Entry trims models starts from around 20,000 euros (depending on the market) featuring, as standard, manual air-conditioning, cruise control with speed limiter, LED daytime running lights, a radio/CD player with Bluetooth and USB connectivity, and the Toyota Safety Sense. This is where Avensis shines, as the safety system includes Pre-Collision – alerting the driver or even stopping the car if it senses there is a risk of hitting the vehicle in front, Lane Departure Alert, Automatic High Beam and Road Sign Assist. On top of that, Toyota’s mid-sized model was awarded with a 5 start rating from the European Euro NCAP agency. If you decide to go Premium and to overpass the psychological threshold of 30,000 euros, you will get full black leather upholstery, wood-style inserts, navigation, newly-designed 18-inch alloy wheels, Adaptive Front Lights or electric-memory seats.
On the road
You definitely do not seek excitement when you choose Avensis. As mentioned before, Toyota’s loyal customers have other reasons for selecting one of the firm’s models. And a 7-year-old platform has its limits. However, the Japanese automaker said it made some engineering tweaks on the facelifted Avensis, especially on its body structure, suspension and power steering. But the most important changes came in the engine department. The older 2.0 D-4D and 2.2 D-4D were ditched in favour of the more efficient 1.6 and 2.0 BMW-sourced diesels, which in fact the Munich-based premium maker developed in partnership with Peugeot-Citroen. Therefore, the most powerful diesel has now 143 PS, being matted to a six speed manual transmission.
Toyota claimed it put some hard word work into lowering the cabin noise, adding new and thicker materials for extra insulation. The job did not quite fully meet its intentions, as the 2.0 liter diesel is lacking refinement at low revs, not a desired feature for a +30K saloon. Fortunately, the cabin and the car come to a pleasant serenity at highway speeds, where the Avensis returns around 6.7 l/100km at a 140 km/h cruising pace with the engine settling at 2,350 rpm thanks to a long 6th gear. Ease up a bit, and the fuel consumption could drop under 6.0 liters, but the claimed average fuel of just 4.5 l/100 km is far away from reality. Driving through cities, it is hard to get under 8.0 l/100km, even if the engine is helped by the start&stop system.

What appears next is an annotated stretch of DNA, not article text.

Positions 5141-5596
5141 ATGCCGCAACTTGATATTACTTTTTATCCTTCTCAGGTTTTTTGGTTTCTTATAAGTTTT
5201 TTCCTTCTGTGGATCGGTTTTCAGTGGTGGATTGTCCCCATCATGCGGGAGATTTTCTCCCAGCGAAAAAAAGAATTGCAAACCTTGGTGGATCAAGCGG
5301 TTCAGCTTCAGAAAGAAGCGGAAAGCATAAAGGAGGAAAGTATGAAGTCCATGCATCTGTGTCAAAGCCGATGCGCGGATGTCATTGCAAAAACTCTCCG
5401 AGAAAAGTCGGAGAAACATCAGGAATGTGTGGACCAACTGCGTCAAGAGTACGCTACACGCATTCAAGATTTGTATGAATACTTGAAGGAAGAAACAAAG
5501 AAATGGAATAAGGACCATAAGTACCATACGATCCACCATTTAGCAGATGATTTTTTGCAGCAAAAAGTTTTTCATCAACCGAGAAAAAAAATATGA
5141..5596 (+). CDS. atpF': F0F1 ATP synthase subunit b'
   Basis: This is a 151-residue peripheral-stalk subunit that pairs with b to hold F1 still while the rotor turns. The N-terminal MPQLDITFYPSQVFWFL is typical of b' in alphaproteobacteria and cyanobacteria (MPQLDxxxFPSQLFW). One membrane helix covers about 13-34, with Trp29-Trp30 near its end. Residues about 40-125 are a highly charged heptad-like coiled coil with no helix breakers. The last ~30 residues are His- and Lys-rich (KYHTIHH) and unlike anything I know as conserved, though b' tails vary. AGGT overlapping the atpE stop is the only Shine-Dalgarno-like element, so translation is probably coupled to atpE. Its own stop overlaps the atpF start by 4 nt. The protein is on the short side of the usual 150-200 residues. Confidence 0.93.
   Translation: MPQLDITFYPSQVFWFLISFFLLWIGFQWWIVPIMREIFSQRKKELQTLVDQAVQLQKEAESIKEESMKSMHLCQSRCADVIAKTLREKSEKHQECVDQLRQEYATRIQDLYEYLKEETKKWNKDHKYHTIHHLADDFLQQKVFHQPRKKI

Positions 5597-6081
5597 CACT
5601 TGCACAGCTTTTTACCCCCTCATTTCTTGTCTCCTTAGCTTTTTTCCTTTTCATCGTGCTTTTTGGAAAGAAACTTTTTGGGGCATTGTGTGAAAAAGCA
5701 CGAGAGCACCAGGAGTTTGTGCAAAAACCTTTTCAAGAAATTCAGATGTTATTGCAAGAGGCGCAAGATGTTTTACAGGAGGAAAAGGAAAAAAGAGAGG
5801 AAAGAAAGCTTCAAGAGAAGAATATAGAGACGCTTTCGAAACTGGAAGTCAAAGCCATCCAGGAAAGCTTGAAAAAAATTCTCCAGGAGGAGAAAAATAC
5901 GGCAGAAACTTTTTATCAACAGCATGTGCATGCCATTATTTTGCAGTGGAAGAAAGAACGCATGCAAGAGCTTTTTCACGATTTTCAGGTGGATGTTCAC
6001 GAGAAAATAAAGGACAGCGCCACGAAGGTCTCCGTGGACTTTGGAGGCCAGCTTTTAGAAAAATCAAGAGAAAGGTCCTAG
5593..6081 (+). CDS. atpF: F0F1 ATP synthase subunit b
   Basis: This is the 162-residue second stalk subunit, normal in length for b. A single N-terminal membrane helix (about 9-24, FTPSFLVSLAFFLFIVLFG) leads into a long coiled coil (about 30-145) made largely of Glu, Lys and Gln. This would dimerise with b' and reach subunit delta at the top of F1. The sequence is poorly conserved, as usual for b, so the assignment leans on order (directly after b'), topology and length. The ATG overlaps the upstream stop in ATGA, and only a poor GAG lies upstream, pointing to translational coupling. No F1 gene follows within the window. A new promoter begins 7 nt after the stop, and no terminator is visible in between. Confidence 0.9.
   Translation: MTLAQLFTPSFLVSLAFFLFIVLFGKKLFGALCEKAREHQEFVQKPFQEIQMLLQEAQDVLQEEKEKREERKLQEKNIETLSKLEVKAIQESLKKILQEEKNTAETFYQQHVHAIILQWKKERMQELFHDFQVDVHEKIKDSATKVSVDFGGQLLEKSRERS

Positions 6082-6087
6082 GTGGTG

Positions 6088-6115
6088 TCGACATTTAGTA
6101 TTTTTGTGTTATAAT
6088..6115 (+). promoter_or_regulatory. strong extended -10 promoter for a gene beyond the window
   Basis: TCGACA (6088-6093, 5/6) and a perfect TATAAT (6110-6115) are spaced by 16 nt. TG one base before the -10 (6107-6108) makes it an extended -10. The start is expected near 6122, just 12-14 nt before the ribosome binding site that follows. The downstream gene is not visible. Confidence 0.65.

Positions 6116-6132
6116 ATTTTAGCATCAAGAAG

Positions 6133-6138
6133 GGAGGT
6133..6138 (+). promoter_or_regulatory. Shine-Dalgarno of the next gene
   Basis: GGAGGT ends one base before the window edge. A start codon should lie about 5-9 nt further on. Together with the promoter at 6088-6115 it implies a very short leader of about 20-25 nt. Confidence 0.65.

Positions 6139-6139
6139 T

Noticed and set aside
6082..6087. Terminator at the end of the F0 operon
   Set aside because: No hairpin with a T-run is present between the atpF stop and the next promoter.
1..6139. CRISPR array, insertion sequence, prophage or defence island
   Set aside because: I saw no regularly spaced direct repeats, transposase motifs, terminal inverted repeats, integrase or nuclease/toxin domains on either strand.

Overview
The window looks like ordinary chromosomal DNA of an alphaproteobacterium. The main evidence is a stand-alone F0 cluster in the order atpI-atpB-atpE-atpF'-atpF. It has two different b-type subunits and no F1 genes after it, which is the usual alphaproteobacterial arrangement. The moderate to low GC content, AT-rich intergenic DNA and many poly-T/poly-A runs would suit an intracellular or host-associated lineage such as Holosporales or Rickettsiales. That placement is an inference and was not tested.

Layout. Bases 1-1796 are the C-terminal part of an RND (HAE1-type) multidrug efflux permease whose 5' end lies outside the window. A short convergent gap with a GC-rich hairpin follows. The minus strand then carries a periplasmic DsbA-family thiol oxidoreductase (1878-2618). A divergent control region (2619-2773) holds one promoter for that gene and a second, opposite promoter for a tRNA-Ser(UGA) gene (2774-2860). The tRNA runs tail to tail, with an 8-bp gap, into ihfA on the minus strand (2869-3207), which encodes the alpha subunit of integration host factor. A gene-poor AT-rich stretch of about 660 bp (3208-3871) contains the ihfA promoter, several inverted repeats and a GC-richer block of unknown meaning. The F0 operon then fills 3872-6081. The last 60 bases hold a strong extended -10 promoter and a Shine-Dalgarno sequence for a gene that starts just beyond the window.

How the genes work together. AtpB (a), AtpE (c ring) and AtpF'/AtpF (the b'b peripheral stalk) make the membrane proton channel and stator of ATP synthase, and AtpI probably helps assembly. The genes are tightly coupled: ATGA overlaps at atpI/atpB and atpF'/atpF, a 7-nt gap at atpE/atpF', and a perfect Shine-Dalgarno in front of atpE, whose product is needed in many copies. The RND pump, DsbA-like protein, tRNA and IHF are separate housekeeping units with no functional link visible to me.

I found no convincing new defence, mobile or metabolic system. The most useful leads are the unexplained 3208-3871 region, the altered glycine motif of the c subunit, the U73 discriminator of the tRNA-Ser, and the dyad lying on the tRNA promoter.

The upside of the engine is its flexibility throughout the revs and the 320 Nm of torque from 1,750 to 2,500 rpm ensures you plenty of punch when needed, but it is hard to imagine that the smaller 1.6 diesel would cope with the car’s large body. The soft suspension handles very well any bumps, with only the biggest ones slightly disrupting the passengers’ well-being. Avensis cannot match the corning dynamics offered by a Mazd6, VW Passat or Mondeo, and the lightness of the steering is not helping either, but it offers an enjoyable drive.
Toyota Avensis does not excel at any chapter, but it definitely does not disappoint either. It now has a more appealing exterior look, better materials inside, slightly improved ergonomics, a specious cabin, well equipped and a better suited top diesel option with refined motorway cruising. On the downside, there is not much storage space in front, the cabin layout shows the car’s age, the BMW-powered 2.0 D-4D is noisy at low speeds, the fuel consumption is not impressive by any means, the steering is lacking feedback, while the overall driving dynamic is just average. But is nothing wrong with being just ordinary, especially when you have a Toyota badge that usually brings along reliability, a value very important for a lot of fleet customers.
Toyota Avensis 1.6-litre gas 132 PS 6MT “Comfort” – 19,989 EUR
Toyota Avensis 2.0 D-4D 6MT “Executive” – 26,483 EUR
Toyota Avensis 2.0 D-4D 6MT “Luxury” – 31,118 EUR
1,995 cc four cylinder, DOHC 16 valves, turbo-diesel, start & stop
Power: 143 HP (105 kW) at 4,000 rpm
Torque: 320 Nm between 1,750 – 2,250 rpm
Transmission: 6-speed manual
Length – 4,750 mm, Width – 1,810 mm, Height – 1,480 mm, Wheelbase – 2,700 mm
Fuel Tank Capacity: 60 liters
Trunk Capacity: 509 / 1,320 liters
Weight: 1,470 kg
0 – 100 km/h: 9.5 s
Top Speed: 200 km/h
Fuel consumption: urban – 5.7 l/100 km, highway – 3.8 l/100 km, average – 4.5 l/100 km
3.9 / 5